Hurricanes Irma and Maria damaged Puerto Rico’s electricity grid in 2017, causing the longest blackout in U.S. history. It took roughly 11 months after the hurricanes for power to be restored to all of the customers with structures deemed safe for power restoration. Federal agencies provided about $3.9 billion to help restore electricity service, which included temporary or partial repairs.
Now that electricity service has been restored, local entities face the longer-term and more expensive task of grid recovery to more fully repair and rebuild the grid. Federal programs provide opportunities to incorporate resilience into disaster recovery efforts and the federal government has appropriated billions in funding to support electricity grid recovery in Puerto Rico. However, a Government Accountability Office (GAO) review has found that as of July 2019, federal agencies have not funded grid recovery projects in Puerto Rico.
Federal agencies can support long-term electricity grid recovery efforts in Puerto Rico by providing funding and technical assistance and coordinating among local and federal agencies. The Federal Emergency Management Agency (FEMA) and the Department of Housing and Urban Development (HUD) are the primary federal funding sources for grid recovery. The Department of Energy (DOE) can provide technical assistance to local and federal entities to support grid recovery efforts. The role of coordinating federal efforts falls at FEMA’s door.
GAO reported on October 8 that neither FEMA nor HUD had funded long-term grid recovery projects in Puerto Rico, but DOE had provided technical assistance. It noted that “progress on grid recovery efforts has been hindered in part because FEMA has not provided clear written information on what will be eligible for funding”. For example, FEMA has new authorities to fund projects that enhance resilience and restore grid infrastructure to the latest industry standards, but has not defined resilience or specified what standards it will accept. Consequently, it is unclear which technologies and approaches are eligible for funding.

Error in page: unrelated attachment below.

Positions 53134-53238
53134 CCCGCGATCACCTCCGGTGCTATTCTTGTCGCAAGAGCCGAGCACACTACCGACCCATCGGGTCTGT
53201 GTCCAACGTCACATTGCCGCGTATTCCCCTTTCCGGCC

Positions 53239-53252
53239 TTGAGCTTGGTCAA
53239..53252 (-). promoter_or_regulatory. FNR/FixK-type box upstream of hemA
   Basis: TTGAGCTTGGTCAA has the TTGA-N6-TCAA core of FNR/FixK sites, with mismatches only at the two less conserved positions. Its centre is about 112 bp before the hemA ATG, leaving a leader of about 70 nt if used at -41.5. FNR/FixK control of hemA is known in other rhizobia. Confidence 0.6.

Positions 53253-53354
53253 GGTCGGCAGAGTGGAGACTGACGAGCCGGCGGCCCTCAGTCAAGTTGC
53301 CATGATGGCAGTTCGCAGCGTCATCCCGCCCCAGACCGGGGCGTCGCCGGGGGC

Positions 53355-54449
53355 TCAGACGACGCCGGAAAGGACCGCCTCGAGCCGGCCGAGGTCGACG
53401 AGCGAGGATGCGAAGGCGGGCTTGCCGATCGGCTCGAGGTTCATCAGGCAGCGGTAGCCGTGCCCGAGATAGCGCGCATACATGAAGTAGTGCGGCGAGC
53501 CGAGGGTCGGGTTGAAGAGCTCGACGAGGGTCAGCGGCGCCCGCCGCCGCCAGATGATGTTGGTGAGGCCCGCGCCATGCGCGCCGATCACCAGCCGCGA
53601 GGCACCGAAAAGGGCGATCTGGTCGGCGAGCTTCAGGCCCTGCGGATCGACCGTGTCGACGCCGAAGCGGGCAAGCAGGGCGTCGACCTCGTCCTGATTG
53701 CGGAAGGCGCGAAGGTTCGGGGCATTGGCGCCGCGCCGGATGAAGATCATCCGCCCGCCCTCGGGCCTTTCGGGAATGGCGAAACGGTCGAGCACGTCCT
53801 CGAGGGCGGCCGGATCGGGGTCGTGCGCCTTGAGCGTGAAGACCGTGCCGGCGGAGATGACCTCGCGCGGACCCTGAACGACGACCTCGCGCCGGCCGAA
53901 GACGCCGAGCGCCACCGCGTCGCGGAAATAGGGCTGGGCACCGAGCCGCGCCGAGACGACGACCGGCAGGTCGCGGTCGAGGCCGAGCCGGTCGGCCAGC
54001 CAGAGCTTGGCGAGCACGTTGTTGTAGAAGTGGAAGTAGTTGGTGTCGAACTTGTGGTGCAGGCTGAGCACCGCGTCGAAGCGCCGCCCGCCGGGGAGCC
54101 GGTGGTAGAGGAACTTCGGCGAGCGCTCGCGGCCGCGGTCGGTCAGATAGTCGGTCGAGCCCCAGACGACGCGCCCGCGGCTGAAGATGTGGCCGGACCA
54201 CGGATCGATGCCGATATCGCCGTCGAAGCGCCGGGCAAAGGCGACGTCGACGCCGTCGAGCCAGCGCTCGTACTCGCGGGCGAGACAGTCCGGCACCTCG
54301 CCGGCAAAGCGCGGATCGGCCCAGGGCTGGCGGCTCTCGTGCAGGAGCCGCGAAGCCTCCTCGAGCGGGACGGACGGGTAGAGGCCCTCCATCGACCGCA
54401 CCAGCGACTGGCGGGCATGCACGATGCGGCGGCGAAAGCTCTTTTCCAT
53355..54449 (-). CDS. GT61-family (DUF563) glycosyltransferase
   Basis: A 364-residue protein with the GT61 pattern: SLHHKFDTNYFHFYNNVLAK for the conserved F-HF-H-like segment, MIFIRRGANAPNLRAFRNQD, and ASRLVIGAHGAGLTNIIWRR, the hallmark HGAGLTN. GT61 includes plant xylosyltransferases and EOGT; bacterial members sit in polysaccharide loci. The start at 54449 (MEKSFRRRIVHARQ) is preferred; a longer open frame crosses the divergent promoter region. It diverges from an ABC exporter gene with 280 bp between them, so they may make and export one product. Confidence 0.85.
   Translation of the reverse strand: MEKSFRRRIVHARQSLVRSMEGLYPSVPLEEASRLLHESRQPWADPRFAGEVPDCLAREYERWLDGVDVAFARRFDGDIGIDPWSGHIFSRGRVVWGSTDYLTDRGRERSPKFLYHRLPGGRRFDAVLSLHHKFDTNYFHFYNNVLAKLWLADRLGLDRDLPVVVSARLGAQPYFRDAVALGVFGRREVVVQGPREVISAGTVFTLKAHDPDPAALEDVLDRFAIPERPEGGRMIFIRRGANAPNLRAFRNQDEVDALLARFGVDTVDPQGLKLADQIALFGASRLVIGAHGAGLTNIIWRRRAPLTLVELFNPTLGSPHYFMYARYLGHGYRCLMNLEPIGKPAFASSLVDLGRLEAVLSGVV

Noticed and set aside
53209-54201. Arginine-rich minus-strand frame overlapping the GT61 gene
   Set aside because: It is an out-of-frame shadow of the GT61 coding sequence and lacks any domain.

According to FEMA, developing a policy to implement its new authorities created challenges for establishing clear guidance but FEMA officials believed they had reached an understanding with local entities through discussions and trainings. However, GAO says that without clarification from FEMA, local entities do not have sufficient information to implement plans and risk spending resources developing projects that may not be eligible for funding.
The need for coordination among the numerous entities involved in grid recovery in Puerto Rico poses its own challenges, according to local and federal officials who were interviewed as part of the GAO review. FEMA should lead the coordination of federal support for local agencies to achieve recovery goals, but according to GAO’s report, it has not established a mechanism that is working to facilitate coordination among the numerous entities involved in grid recovery. FEMA maintains that coordination across federal leadership is occurring and agencies communicate directly with local entities. However, these efforts do not involve all federal and local entities and, given the unique situation, without a mechanism to enhance coordination among these entities, coordination challenges may continue to hinder progress.
The Department of Homeland Security (DHS) concurred with GAO’s recommendation that FEMA develop and provide clear written information that clarifies how it will implement new authorities for the electricity grid in Puerto Rico. DHS stated that FEMA plans to update existing guidance to provide clarification and additional guidance for implementing authorities. However, DHS stated that FEMA will not define resilience as part of these updates.
DHS also agreed with GAO that FEMA establish a mechanism for coordination among the multiple local and federal entities involved in grid recovery that facilitates decision-making and information sharing among local and federal agencies.
GAO has also recommended that FEMA, in coordination with DOE, should establish an interagency agreement to define roles and responsibilities to clarify how FEMA will consult with DOE in grid recovery planning, implementation, and decision-making. DOE and FEMA are already in the process of preparing an interagency agreement to clarify how FEMA will leverage DOE expertise in grid recovery planning, implementation, and decision-making going forward.